I could not leave Saltillo quickly enough – unbelievable how fast humans had destroyed this recently still mostly quiet and beautiful part of the world. It seems as though the authorities had decided to sacrifice this valley to create economic wealth as there was enough nature near by that was so large and unspoiled that it would serve its purpose.
Of course, cactus explorers are notoriously lazy, so that if you plot the historic type localities and recent field number listings on a map, you end up mostly with the road map of that particular area. We are no different. But as the present situation here now shows, these are also the first places to be sacrificed for human economic development.
Back to the cacti. First stop of the day was S3072, in the middle of nowhere with a small uninhabited small holding to the south, along MEX 40, the Saltillo – Torreon road, near Rinco Colorado. As this was a Thelothon, it was good to see Thelocactus bicolor with buds about to burst into flower. And again there were lots of other cacti to admire. Just an initial list to whet the appetite, with more details to follow once we had a chance to consult literature back home, in the order that they were photographed: Opuntia rufida, Cylindropunia leptocaulis, still trying to staple our trousers to our legs, or in Cliff-in-shorts’ case, to use his legs as a pin cushion, Echinocactus horizonthalonius – I don’t recall having seen them so full of water before in nature; some looked round like footballs! And with signs of budding, so may be in flower when we complete the loop and pass by here again in just over a week. I have already mentioned Thelocactus bicolor in advanced bud – just a matter of hours before fully open. Astrophytum capricorne was here too, difficult to take an attractive picture of this plant as the dense bird’s nest like spination made it difficult to appreciate the beauty of the white flecking on dark green epidermis – good sun block though! There were large clumps of what I assume to be Echinocereus stramineus, a large stemmed Echinocereus sp that on previous trips we’ve been calling E. dubius, an epithet that would fit many other taxa in other genera as well, for various reasons and a Coryphantha that will have to remain ‘sp.’ for now. Mammillaria pottsii put in an appearance or two as did Ferocactus hamatacanthus, Epithelantha micromeris and a group of Mammillaria lasiacantha with several heads in flower – good spot Ian!
Most of these plants – though not all – were also present at today’s remaining stops: S3073, S3074, S3075 and S3076, with the latter christened as The Dead Dog stop as it appears a pet had been killed by a passing car and had been kindly put in bags to protect it from vultures etc. As we opened our car doors, the smell was horrendous!
By the time we reached S3073, for which SatNav gave the address General Cepada – La Rosa, most of the Thelos had opened their flowers – very nice, thank you Thelos. There was also an Ariocarpus retusus here, just the one, with Cliff, farther along the hill, finding more.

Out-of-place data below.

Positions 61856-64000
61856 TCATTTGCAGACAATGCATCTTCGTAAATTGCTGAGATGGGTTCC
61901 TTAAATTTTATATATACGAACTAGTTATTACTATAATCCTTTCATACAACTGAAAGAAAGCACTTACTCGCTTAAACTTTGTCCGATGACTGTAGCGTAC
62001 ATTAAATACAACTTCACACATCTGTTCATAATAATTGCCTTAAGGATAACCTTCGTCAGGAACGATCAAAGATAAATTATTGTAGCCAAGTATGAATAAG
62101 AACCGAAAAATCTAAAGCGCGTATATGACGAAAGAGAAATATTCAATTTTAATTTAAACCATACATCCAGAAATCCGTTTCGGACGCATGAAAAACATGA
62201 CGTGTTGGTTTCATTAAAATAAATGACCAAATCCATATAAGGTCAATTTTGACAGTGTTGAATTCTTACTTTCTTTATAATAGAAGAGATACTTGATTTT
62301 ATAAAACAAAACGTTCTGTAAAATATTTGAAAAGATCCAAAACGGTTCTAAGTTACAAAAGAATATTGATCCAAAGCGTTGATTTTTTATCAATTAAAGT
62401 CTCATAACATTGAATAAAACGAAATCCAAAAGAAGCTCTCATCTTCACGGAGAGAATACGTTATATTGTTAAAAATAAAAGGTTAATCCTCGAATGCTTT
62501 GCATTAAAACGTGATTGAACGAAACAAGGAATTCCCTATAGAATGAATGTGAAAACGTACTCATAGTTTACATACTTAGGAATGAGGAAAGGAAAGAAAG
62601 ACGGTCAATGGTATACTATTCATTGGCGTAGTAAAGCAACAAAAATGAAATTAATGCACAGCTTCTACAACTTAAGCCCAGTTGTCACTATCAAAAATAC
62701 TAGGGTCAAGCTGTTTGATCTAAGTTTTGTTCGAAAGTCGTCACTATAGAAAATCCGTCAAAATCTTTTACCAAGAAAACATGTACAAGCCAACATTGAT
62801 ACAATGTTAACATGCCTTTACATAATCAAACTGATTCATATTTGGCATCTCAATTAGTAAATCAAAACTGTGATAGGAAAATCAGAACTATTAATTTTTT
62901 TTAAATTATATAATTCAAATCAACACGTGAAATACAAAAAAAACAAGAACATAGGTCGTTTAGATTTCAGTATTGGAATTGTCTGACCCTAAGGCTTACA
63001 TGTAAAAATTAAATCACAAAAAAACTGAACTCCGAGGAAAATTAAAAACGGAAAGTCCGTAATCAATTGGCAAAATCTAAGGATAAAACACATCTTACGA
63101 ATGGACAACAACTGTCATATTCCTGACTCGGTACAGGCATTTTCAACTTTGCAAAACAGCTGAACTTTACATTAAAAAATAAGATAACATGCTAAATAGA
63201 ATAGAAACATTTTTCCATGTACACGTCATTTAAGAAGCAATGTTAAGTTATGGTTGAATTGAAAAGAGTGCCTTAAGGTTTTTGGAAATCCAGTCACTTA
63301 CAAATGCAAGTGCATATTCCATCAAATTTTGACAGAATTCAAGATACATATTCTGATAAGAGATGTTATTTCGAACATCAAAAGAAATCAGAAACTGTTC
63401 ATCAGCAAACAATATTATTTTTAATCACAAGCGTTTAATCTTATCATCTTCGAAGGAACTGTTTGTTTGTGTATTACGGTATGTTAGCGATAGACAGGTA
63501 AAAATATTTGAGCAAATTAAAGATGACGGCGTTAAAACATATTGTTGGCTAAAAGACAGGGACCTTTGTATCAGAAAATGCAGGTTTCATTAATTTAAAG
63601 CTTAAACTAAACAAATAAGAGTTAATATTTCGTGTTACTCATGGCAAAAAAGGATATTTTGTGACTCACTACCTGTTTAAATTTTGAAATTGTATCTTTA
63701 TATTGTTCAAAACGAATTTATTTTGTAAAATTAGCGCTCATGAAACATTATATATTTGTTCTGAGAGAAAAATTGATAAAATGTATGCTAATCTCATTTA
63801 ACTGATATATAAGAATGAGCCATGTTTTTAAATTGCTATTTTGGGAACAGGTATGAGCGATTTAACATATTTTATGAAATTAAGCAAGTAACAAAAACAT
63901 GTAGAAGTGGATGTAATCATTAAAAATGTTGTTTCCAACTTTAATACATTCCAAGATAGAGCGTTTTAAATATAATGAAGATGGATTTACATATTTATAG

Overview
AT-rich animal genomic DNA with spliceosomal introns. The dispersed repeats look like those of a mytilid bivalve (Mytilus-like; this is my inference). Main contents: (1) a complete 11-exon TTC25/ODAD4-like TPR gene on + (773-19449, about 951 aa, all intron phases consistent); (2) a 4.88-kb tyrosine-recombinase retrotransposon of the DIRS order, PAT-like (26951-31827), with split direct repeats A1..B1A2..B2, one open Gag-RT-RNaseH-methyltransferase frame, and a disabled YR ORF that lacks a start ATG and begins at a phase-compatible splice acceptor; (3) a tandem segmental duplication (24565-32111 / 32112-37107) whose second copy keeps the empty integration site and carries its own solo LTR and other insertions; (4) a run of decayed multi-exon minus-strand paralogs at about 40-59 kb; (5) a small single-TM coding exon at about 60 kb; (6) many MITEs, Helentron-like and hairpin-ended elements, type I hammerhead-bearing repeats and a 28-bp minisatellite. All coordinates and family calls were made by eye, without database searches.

We passed through the village of General Cepada (I took the picture of the church – no one wants to see non stop cacti in a talk) and made the remaining stops of the day.
For the record:
S3074: General Cepada – Parras: Coryphantha sp, Dasylirion sp. Echinocereus enneacanthus, Echinocereus pectinatus, Mammillaria sp, Neolloydia conoidia, Thelocactus bicolor
S3075 again on the General Cepada – Parras road: Cylindropuntia sp, Echinocereus enneacanthus, Mammillaria sp, Opuntia rufida, Opuntia sp. Sclerocactus (Ancistrocactus) uncinatus.
S3076: still along the General Cepada – Parras road: Astrophytum capricorne, Coryphantha clavata (?) Echinocactus horizonthalonius, Echinocereus longesetus, Ferocactus hamatacanthus, Mammillaria pottsii, Thelocactus bicolor ssp bolaensis.
We stayed in Hotel de Marina (who knows how many miles away from a sea) for two nights, taking a look for some Lophophora for Ian tomorrow – you’ve been warned if his Diaries make even less sense afterwards 🙂
Comments on: "Monday 17 March 2014 – Saltillo to Parras" (6)
Now you are driving thru “my” part of northern Mexico. I know Parras, spent the night there. One of my favorite places. That area is home to the Thelo. bicolor known then as bolansis. I did my graduate work in this area as my thesis subject was the Echinocereus enneacanthus complex. Breck
Thanks Breck, I was going to check books back home but you’ve saved me the trouble.
And the big stemmed Echinocereus I called ‘dubius’ is in the enneacanthus complex?
But what is the Coryphantha?
E. dubius IS E. enneacanthus. Only E. stramineus is a different species. Now, what Coryphantha do you mean? The Thelo bicolor bolansis is the big one with all white spination. Common in that area. Cheers, Breck
Hi Breck, thanks again. I have posted a picture of the Cory on today’s page.
There was also a plant that we thought was ‘a clumping Neoloydia’ – they tend to be solitary in European cultivation.
Sorry but you said today’s page. I looked at the email I got for Monday and no photo did I see. Is the photo at the Website or in the email or where? You’ve got a guy her who is still mystified by how to work blogs. I’ve tried and they defeated me. So naturally I am gun-shy now (although I was never so hot to start with). Breck
Sorry for the break in communications – my fellow travellers invited me to a fermented Ageve juice sampling session and by the time we finished the stuff the hotel had switched off the wifi for the night.
The email has just a static version of that day’s report. To see the dynamic version that reflects any changes I make you need to go to the website version at pkcactus.wordpress.com
Hope this helps